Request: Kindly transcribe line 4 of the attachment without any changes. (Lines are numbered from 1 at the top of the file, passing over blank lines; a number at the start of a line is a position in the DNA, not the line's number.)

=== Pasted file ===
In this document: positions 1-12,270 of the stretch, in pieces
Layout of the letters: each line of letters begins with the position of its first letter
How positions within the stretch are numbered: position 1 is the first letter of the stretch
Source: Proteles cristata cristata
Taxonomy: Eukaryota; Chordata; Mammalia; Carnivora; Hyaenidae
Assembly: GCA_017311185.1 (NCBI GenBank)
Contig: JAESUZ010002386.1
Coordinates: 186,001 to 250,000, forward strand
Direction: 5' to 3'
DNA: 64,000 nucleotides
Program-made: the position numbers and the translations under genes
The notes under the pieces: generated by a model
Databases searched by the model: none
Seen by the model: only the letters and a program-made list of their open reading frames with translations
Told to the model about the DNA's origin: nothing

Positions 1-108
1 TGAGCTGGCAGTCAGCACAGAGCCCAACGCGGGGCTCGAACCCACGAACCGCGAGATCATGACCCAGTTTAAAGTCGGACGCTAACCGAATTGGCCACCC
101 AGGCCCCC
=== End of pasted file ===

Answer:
Source: Proteles cristata cristata